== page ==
How To Stay Sane While Working Multiple Jobs

The days of a single career path are seemingly far behind us. Everyone from freelancers, part-time and casual workers to small business owners are taking on more than one career at a time. You could be a lawyer who is also a florist or a retail store owner who takes wedding photos on the weekends. And then there’s the working mums and dads who juggle their careers with the joyous job of raising a family. So if we’re all doing it nowadays, how can we do it well? Here’s how you can find balance in more than one job.


Remember to put your health first

Working constantly can put a lot of strain on your health. You run out of time to eat healthily, exercise and get proper sleep. But these things should really be your top priority. Keeping healthy will give you the energy you need to stay on top of your demanding schedule. So sign up for a meal service, join a 24-hr gym and force yourself to bed for your regular 8-hours sleep. Basically, do whatever it takes to stay on top of your health because a sick day is the last thing you need to take.


Sync your calendars

Organisation is the main skill you need to stay focused on more than one career. Skip the manual calendars for a tech-savvy one that syncs across all your devices. This way no matter what you’re working with (phone, computer, tablet) you’ll only have to update your schedule once.


Be realistic about your schedule

No matter how neatly you schedule your day, it will only last 24 hours. Working every hour to achieve the maximum in both your jobs will only lead to burnout. Set realistic goals for your time instead and remember you don’t have to accept every opportunity. Politely informing them you’re too busy right now but would love to revisit the idea in future is all it takes.


Never work a 7-day week

Just as working all day will lead to burnout, so will working all week. Sunday is the day of rest but we don’t all take it off from work. If your jobs are best done over the weekend, such as wedding photographers and event planners, then pick a day during the week to swap with your regular weekend. When you reach your day off, especially if it’s only one, don’t waste it on work thoughts. Shut off your business brain and do something nice for yourself. You could try a monthly spa day, fortnightly visit to the movies or weekly baking. Whatever you find relaxing is how you should be spending your precious day off.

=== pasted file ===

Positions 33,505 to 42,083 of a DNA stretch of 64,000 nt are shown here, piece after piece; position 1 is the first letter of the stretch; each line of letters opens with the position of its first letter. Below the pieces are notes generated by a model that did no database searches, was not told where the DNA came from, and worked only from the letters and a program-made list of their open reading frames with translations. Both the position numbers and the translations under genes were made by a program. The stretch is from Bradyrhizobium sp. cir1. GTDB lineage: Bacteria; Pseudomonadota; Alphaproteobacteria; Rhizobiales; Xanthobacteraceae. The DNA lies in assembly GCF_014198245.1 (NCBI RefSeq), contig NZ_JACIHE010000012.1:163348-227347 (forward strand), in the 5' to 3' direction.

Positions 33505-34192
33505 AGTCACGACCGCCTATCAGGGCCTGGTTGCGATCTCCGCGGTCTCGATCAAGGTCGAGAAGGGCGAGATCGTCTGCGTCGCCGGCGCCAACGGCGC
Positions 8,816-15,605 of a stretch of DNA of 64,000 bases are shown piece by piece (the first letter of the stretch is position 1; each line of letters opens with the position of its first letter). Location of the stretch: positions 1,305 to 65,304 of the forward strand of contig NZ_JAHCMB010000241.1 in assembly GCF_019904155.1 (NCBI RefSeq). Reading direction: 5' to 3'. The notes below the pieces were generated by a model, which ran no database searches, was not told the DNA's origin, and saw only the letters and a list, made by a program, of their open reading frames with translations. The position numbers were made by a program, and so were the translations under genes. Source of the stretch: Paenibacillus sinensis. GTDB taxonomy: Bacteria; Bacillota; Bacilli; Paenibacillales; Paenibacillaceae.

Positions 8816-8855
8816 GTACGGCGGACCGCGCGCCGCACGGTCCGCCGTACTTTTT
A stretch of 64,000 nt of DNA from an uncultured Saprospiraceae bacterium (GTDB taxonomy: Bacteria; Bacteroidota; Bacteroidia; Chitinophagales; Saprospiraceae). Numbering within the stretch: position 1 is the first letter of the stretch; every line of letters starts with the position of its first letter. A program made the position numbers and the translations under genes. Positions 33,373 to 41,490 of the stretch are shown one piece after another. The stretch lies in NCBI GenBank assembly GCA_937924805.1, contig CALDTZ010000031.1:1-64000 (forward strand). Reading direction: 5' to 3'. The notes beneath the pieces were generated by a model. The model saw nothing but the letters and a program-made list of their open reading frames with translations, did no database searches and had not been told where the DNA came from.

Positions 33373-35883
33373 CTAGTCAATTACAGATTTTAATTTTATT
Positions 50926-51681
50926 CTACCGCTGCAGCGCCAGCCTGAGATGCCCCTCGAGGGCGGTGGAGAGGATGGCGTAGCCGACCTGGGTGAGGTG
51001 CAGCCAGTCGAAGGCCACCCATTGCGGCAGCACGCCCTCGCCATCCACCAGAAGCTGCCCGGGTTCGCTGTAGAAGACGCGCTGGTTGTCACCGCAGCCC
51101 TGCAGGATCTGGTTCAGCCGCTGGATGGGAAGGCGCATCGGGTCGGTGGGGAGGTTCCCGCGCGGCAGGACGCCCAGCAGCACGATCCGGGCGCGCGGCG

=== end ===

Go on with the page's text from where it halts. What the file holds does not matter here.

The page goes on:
Organise your home to avoid extra housework

Your mind is already working hard on your jobs so give it a break at home. A place for everything and everything in its place is an oldie but a goodie. Cleaning the house is much faster and less challenging when you already know where things belong. Max out your storage possibilities so that it takes 10 minutes daily to stay tidy, rather than letting the mess get out of control. Gather electronics and books together in a neat entertainment unit instead of splaying them across the coffee table. Or increase your bedroom storage with a classy ottoman at the end of your bed for things like bed linens, Winter blankets and decorative throws or cushions.


Choose your work wisely

Ask yourself why you’re working multiple jobs and if the answer is unsatisfactory, ask again if it’s worth the effort. If money is the end goal then decide if working more than one job is the best way to get it? However, if you’re advancing your career, starting a new business or building skills in a new area while at your current position then multiple jobs may be inevitable.


Location, location

Travelling long distances to get to work is only going to put you in a bad mood once you get there. The ideal scenario is either a) both jobs are close to home or b) both jobs are close together. This way you can cut down on travel time and maximise the hours you commit to both workplaces.


What if you were forced to choose?

Maintaining a high standard of work for more than one job is easier said than done. And there may come a time when you can’t keep up with both ventures. Ask yourself the tough questions like if you were forced to choose between your jobs which would it be? Factor in financial security, stress levels and career advancement. The job you love may not be the one you’d keep but knowing this will help you decide between them both when the inevitable overlap in commitments arises.


Juggling multiple jobs is hardly easy but it can be rewarding. Whether you’re a professional with a side venture or a working parent just trying to balance work and family, you’ve got what it takes to succeed at both.

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